Here is the latest in a series of examinations into urban legends about movies and whether they are true or false. Click here to view an archive of the movie urban legends featured so far.
MOVIE URBAN LEGEND: The film Snakes on a Plane had new scenes filmed after the film was otherwise completed to incorporate, among other things, a line from an internet spoof of the film.
As we have pointed out a few times over the years in Movie Legends Revealed, filmmakers are willing to re-edit their films well after they are otherwise completed, often to give their films whole new endings, like “Major League” changing the identity of the film’s villain or “Pretty in Pink” changing who the protagonist ends up with at the end of the film. In the case of both of those films, though, the changes were based on the reactions to the film from test audiences who saw the final film. This what made the changes made to the 2006 action/horror/comedy “Snakes on a Plane” so striking – they were made based on reactions from fans before any audiences saw the movie!
“Snakes on a Plane” starred Samuel L. Jackson as a federal agent who is escorting a federal witness to testify in a trial of a gangster. The gangster arranges for deadly snakes to be released in the plane, with the hope that they will hopefully somehow stop the plane from making its way to its destination (by killing the pilot, by killing the witness, by causing such a panic that the PANIC causes the plane to crash, I dunno, I didn’t say that it was a good plan).
When word got about that a fairly major movie studio (New Line Cinema, the same studio that did the “Lord of the Rings” trilogy) was releasing a film starring a major movie star, Samuel L. Jackson, in a film called “Snakes on a Plane,” well, that got the internet buzzing a bit. Some with people mocking the idea, but a lot of it with people looking forward to a film that was so straightforward in its cheesiness that it would actually call itself “Snakes on a Plane.”
The film’s name was changed at one point to the fairly bland “Pacific Air Flight 121,” as the original “Snakes on a Plane” was just meant to be the generic title used while casting the film. The film’s star, Samuel L. Jackson, though, insisted on the name remaining “Snakes on a Plane.” He claimed that the title was one of the biggest reasons he agreed to do the film (another major reason is that he had previously worked with the original director attached to the project, Ronny Yu).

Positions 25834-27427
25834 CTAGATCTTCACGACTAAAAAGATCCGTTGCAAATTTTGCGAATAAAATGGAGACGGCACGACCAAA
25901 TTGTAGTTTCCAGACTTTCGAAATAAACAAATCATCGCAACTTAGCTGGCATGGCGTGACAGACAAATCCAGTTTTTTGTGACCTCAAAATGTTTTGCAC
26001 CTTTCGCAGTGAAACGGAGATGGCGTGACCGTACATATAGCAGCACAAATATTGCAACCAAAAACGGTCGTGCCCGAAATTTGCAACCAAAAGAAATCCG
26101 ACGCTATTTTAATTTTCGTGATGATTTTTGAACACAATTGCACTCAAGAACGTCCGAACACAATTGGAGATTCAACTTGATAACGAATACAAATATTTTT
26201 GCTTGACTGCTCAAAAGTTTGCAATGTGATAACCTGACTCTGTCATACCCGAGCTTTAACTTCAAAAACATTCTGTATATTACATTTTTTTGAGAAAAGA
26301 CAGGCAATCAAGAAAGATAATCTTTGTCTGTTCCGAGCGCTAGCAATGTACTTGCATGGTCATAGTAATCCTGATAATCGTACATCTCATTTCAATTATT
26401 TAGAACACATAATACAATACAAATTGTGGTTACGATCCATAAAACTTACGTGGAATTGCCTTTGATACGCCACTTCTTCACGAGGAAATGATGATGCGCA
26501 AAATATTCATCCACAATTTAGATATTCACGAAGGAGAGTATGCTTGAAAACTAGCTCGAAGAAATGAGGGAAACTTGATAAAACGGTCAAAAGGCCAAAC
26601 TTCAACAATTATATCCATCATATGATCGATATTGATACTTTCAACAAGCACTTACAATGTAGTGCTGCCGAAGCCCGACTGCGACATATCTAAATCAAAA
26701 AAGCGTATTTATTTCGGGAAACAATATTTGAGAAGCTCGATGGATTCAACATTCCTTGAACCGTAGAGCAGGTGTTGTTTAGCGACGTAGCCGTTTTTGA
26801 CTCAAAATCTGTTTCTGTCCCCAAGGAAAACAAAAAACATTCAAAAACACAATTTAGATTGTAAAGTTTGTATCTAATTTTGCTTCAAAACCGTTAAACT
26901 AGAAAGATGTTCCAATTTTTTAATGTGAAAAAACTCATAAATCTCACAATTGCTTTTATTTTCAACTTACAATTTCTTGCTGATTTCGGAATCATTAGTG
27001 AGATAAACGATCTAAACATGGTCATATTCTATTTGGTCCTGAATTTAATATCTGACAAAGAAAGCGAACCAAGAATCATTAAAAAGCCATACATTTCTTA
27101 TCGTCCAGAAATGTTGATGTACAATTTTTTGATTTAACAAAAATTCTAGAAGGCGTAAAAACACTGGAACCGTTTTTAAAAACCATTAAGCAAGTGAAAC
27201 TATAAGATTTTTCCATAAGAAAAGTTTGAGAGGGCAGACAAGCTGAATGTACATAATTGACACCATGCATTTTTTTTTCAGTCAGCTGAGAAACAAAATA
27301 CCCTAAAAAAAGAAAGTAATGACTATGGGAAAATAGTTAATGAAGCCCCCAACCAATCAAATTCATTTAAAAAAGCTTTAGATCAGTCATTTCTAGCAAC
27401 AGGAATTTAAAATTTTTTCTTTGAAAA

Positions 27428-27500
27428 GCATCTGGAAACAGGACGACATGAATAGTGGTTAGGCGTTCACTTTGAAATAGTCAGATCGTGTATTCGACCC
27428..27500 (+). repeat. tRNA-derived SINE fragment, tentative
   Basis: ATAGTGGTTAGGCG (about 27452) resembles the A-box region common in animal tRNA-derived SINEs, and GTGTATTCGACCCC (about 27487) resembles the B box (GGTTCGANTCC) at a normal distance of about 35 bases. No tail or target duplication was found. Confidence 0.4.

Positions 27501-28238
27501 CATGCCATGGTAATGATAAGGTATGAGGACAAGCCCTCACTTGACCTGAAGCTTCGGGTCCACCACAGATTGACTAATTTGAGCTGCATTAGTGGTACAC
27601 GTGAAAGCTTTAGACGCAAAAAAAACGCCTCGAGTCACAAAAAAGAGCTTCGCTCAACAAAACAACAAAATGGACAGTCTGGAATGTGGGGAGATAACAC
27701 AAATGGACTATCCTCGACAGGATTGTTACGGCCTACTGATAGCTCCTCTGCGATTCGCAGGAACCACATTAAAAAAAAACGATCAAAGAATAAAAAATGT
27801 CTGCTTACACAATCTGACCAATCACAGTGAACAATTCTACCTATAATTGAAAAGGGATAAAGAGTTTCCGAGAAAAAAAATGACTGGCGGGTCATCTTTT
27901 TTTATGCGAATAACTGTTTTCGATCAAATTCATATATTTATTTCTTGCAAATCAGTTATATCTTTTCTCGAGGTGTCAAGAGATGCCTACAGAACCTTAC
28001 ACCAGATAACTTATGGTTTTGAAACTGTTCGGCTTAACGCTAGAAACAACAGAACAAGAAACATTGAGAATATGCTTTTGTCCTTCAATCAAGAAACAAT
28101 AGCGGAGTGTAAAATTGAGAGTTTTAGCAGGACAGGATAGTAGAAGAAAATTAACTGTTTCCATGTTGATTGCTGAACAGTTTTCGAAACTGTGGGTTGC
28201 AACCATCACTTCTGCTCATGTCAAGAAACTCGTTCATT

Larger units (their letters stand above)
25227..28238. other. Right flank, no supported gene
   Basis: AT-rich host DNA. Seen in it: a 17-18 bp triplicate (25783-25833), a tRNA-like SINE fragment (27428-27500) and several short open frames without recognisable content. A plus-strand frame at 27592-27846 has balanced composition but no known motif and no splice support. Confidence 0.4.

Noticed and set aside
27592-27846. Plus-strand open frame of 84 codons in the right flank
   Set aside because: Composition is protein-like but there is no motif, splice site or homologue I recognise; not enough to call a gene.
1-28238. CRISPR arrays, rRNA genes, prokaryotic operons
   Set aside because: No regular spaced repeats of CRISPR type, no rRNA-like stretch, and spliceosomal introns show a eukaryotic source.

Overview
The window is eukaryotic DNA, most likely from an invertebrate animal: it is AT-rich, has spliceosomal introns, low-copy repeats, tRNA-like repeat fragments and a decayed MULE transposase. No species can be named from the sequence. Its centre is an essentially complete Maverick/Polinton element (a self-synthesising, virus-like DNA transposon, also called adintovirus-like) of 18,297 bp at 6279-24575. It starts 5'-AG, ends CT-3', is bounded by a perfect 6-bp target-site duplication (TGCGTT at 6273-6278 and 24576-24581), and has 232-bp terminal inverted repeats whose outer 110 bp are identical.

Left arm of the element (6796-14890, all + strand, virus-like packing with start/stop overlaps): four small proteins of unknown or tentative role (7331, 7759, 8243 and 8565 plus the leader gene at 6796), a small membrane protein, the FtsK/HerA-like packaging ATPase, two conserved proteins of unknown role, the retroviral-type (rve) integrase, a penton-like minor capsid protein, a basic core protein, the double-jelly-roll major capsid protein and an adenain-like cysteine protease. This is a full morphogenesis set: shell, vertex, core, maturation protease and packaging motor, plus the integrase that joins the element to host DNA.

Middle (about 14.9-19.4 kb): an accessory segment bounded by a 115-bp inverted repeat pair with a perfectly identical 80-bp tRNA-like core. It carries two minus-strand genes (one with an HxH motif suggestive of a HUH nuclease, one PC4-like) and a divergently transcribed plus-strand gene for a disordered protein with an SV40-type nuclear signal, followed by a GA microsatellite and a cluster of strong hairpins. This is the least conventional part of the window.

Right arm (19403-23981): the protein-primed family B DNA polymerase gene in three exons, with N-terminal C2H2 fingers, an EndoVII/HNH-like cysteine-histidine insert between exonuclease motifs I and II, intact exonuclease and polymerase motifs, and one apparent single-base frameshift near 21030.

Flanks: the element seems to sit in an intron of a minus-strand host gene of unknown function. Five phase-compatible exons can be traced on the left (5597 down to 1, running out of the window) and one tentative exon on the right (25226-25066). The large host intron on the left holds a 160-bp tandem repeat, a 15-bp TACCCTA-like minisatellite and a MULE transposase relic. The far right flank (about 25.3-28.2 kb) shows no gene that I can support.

The most amazing part about the pre-release hype happened when two friends produced a mock audio trailer for the film. Chris Rohan and Nathaniel Perry worked together at a Maryland company called Graphic Audio, a company that did post-production for audio books and also produced audio trailers for said audio books. The two friends used their equipment to make a mock audio trailer for the film, extrapolating on what they figured that the plot for the film was. One part of their satire was to play up the fact that Samuel L. Jackson is well known for playing characters prone to using profanity, most notably in the film Pulp Fiction. So Perry (playing Jackson in the trailer) mocks that reputation of Jackson’s by shouting “I have had it with these motherf-ng snakes on this motherf-ing plane!”
The trailer was a big hit online, and became part of the hype surrounding the film.
In 2006, New Line decided to go back and do re-shoots on the film (which had finished filming in September 2005), not to fix any problems with the film, but to add more graphic scenes to take the film from a PG-13 rating to an R rating (the filmmakers claim that they BARELY got a PG-13, so they figured it made more sense to do a full-out R film rather than an “almost” R film).
And, most notably, they made a point of adding to the film a line by Samuel L. Jackson saying, “Enough is enough! I have had it with these motherf-ing snakes on this motherf-ing plane!”
That’s just amazing. A parody influencing the ORIGINAL source? That has got to be a Hollywood first!
For all the hype behind the film, critics were surprised that it did “only” about $15 million its opening weekend. However, when all was said in done, the film grossed over $60 million in the U.S., more than doubling its $30 million budget, so the hype certainly appeared to help the film.
The legend is…
Thanks to Paul for the suggestion!
Feel free (heck, I implore you!) to write in with your suggestions for future installments! My e-mail address is firstname.lastname@example.org.